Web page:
This procedure eliminates the need for systemic immuno-suppression and steroids, which means less harm to the body and reversible and may be easily repeated. There is less irregularity and astigmatism, meaning lower spectacle correction required. The cosmetic appearance is desirable.

 Who would benefit from this surgery?

The Boston keratoprosthesis is the procedure of choice for patients with severe and complex cornea diseases, previously failed cornea transplants and treatment and destructive eye surface disease and loss of stem cells due to chemical injury, severe inflammation and scarring.

Even the most severe and complex corneal diseases can be treated with it. The Boston keratoprosthesis may also be used in patients a wide range of cornea diseases that is impairing the visual, such as:  cornea infections, inflammation and injuries which result in corneal scarring; swelling and cloudiness of the cornea due to damage or ageing of the innermost layer of cells of the cornea (known as the corneal endothelial layer); hereditary cornea diseases; and used to treat children with congenital or hereditary cornea diseases.

The first series of Boston Keratoprosthesis operations in Singapore has been performed by A/Prof. Leonard Ang. The surgery was successful in all patients. All patients were initially blind before surgery, and after surgery, all patients were able to achieve at least 90-95 percent of their visual potential. 90 percent of patients achieved excellent vision after surgery.

These results demonstrate the Boston Keratoprosthesis is an excellent procedure for treating corneal diseases. This operation offers new hope for restoring vision in patients with severe blinding eye diseases.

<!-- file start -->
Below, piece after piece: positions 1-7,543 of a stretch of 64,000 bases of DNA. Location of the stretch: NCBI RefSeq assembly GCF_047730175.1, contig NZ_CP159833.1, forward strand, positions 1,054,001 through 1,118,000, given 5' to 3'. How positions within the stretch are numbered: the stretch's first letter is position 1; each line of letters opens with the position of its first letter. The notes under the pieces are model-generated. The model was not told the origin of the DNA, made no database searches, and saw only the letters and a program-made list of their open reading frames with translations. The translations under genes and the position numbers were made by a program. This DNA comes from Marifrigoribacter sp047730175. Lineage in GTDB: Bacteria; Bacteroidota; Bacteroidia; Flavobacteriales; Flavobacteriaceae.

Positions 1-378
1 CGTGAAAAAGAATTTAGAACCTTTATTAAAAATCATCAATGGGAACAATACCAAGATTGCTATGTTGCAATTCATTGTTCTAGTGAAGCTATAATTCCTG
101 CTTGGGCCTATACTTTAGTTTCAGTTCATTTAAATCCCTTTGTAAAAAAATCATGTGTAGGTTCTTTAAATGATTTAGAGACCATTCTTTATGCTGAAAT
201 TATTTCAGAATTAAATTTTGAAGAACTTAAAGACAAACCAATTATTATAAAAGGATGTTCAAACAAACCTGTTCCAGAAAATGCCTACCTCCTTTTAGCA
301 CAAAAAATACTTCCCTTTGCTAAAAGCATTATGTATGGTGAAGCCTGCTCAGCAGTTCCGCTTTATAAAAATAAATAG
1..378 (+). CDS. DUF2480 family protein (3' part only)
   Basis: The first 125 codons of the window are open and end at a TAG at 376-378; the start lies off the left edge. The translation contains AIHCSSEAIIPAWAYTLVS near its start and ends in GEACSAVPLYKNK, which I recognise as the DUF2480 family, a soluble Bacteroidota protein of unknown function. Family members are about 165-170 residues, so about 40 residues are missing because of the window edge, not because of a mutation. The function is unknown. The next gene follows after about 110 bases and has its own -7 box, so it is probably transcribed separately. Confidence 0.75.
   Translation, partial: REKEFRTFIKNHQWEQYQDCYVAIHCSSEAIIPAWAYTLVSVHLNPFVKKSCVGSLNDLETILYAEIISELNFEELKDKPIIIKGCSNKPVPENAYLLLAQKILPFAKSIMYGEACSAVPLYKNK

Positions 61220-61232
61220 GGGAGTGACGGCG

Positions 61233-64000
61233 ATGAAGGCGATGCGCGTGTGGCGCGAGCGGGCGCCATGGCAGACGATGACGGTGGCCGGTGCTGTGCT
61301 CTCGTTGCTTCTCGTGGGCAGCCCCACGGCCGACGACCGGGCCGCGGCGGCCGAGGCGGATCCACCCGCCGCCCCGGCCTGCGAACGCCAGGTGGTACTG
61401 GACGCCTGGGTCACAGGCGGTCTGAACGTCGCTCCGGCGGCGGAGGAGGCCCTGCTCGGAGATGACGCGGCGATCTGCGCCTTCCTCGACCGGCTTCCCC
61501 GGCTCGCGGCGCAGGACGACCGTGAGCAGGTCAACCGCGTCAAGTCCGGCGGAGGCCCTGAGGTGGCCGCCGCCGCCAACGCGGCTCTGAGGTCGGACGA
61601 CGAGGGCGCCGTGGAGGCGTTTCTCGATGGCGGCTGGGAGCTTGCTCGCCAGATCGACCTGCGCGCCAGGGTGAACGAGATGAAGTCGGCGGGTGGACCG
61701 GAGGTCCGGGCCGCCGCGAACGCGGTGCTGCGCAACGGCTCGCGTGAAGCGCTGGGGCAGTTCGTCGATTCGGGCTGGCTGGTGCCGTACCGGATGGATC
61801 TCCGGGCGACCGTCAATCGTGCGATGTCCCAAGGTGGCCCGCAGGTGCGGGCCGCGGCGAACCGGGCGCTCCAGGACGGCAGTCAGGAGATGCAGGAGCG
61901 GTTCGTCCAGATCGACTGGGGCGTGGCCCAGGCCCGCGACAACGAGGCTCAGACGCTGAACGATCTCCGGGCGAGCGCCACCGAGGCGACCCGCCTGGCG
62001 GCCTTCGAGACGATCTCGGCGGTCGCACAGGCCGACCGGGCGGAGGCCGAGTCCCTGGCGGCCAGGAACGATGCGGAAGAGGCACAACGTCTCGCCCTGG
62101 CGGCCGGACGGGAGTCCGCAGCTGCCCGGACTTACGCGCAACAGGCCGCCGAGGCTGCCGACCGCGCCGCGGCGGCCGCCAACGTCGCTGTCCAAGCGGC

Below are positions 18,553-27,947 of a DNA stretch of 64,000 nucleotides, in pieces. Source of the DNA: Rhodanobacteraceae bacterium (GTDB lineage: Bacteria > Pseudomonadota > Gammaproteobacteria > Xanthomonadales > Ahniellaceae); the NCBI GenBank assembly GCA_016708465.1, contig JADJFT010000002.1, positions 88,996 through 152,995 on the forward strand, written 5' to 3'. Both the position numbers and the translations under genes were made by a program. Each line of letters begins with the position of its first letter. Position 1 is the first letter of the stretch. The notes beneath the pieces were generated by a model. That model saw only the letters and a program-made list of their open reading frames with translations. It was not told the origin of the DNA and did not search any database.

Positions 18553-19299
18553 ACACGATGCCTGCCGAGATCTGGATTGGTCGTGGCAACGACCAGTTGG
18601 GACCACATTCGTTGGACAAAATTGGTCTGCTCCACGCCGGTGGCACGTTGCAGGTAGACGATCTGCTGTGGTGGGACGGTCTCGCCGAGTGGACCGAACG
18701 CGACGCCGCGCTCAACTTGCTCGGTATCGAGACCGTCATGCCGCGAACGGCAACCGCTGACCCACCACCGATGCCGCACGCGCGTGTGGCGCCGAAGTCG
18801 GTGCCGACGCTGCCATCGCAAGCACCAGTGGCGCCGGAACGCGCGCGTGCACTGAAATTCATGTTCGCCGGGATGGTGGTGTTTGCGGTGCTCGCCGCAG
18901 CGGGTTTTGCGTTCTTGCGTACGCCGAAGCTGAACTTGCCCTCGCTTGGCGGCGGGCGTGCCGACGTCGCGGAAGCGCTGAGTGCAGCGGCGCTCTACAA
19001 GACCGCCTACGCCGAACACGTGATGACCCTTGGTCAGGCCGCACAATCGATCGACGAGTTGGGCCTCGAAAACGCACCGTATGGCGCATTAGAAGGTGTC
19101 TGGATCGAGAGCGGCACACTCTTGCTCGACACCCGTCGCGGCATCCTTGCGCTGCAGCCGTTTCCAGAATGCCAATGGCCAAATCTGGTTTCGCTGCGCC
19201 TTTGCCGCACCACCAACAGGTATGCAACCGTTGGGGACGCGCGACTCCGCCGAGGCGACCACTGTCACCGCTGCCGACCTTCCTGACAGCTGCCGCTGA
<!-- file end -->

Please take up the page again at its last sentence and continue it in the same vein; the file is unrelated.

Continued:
54-year-old Mr. Ko from Indonesia suffered from severe damage to the cornea and eye surface associated with stem cell deficiency, and had been blind for many years. He was unable to be treated in Indonesia and came to Singapore for treatment. He previously underwent a cornea transplant in January 2008, and this failed within three months after the surgery. Since then, he remained blind as there was no satisfactory treatment available in the region. He was not able to find suitable treatments anywhere else and recently heard of Dr. Ang performing this new artificial cornea transplant operation.  

He flew in to Singapore to see Dr. Ang for this treatment. He underwent the Boston keratoprosthesis surgery and reconstruction of the entire eye surface on Aug. 2, 2011. The complex surgery took four hours to complete. Prior to surgery, he was completely blind in this eye. Following surgery, he has achieved extremely good vision (6/7.5, near perfect vision) within one month after surgery.    

“Previously, I needed people to help me cross the road. Now, I can help others cross the road,” he said in Bahasa Indonesia.

Dr Leonard Ang is the medical director and senior consultant at The Eye & Cornea Transplant Centre (TECTC) and the Premium Lasik Surgery Clinic (PLSC). He specialises in cataract surgery, cornea & ocular surface disease treatment, corneal & stem cell transplantation, and refractive surgery (LASIK, Epi-LASIK, Implantable Contact Lens). He also treats patients with glaucoma and various retinal diseases.